Now, get your favourite number plate online
The RTA announced on Wednesday that customers can now check out both available and unavailable numbers as well as those that are likely to be available in the future.
Sultan Al Marzouqi, director of Vehicle Licensing at the RTA’s Licensing Agency, said: “This service does not only allow customers to enquire and buy the current codes, but also future codes (Up to Z). Customers can log onto RTA’s website (www.rta.ae) by clicking ‘Inquiring about Distinctive Number Plates’ to know about the available numbers and buy them online.”
He added that the system has been developed and programmed to provide information about available and unavailable numbers along with their prices.
The system also enables enquiring about numbers in four different ways: by code, by number of digits, by entering the numbers required, or by the price.
The RTA also offers distinguished number plates through online auction as well as through live auctions, drawing huge interests from enthusiasts with some plates going for millions of dirhams.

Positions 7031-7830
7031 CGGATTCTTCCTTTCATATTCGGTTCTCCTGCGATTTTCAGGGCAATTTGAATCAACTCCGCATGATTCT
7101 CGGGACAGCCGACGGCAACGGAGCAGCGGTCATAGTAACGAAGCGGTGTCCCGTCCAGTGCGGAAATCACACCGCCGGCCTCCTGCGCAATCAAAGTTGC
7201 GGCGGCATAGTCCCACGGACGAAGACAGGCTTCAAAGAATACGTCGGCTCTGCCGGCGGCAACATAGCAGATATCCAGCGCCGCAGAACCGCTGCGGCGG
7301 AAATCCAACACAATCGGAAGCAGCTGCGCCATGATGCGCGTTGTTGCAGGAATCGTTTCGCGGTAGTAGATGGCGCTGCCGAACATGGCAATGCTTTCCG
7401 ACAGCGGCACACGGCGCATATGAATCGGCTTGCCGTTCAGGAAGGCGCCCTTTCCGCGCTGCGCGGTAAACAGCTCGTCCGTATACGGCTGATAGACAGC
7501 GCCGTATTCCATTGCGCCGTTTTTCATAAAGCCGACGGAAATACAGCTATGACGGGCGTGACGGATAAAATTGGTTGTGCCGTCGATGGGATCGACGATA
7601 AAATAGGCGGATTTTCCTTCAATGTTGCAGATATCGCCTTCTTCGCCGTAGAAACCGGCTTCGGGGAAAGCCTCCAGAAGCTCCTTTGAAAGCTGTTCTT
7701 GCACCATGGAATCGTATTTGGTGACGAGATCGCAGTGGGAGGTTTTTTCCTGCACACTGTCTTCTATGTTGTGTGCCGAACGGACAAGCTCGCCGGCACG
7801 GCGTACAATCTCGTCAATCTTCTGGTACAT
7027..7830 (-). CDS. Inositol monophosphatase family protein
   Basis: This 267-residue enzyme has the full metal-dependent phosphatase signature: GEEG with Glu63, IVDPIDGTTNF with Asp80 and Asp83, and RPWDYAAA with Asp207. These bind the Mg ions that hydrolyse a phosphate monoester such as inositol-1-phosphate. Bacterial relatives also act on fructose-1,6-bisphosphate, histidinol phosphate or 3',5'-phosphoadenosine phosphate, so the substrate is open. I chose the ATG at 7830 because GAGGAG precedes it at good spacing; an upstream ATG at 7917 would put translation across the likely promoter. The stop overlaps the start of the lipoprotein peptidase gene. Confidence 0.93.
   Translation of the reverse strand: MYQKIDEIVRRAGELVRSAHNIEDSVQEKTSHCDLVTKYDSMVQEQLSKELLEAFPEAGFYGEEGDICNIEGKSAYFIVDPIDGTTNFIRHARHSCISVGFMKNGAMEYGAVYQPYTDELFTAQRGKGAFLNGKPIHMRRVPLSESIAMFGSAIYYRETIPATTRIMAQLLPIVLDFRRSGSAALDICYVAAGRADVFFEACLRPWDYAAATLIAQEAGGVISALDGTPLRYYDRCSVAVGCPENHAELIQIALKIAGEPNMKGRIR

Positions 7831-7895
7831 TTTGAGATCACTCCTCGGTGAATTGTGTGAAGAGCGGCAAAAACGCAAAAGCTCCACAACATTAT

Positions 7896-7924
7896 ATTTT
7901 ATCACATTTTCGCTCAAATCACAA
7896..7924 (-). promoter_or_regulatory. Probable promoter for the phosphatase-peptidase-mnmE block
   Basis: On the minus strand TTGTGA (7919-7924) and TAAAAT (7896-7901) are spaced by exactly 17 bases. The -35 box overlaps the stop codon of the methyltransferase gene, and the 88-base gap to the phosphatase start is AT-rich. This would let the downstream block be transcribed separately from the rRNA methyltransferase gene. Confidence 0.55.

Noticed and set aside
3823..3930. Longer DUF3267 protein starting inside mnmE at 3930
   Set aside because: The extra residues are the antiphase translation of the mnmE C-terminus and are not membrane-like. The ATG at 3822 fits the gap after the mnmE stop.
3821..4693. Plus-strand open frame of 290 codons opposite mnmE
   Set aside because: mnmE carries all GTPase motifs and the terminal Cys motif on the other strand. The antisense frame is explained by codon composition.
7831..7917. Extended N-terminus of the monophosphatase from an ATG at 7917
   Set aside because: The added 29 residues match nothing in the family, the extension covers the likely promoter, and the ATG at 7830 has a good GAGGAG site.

Last year, the single-digit plate D5 was auctioned for Dh33 million, the highest priced number in Dubai.
A TOTAL of 58 number plates are due to go under the hammer at Highlands College next week as part of an auction organised by the Infrastructure Department.
During the last two events, the auction raised more than £421,750 with the money going towards buying equipment for Driver and Vehicle Standards – the department’s authority which oversee the registration of the Island’s vehicles.
In 2013 one anonymous individual paid £71,000 for the plate JSY 1.
Infrastructure Minister Eddie Noel said that he was expecting one number plate to receive particular interest from bidders this year.
“Once you’ve bagged that number plate – if it’s a good one it adds value to it. Some are iconic and will be sought after. Some of the best are simple but exquisite.”
The biggest went for £180,000 in May last year – for KR15 HNA – which was a new British record for the most expensive current style personalised registration plate.
Today, plates with just one number and two letters cost an estimated £60,000, 20 times more than the early 1990s, when drivers could expect to pay somewhere between £3,000 to £5,000.
A DVLA spokesman said: “Many people enjoy displaying a personalised registration number and the general sale and auctions remain extremely popular with the public.
“Since we began selling personalised registrations we have raised around £2.3 billion and all the money raised is passed to the Treasury.”
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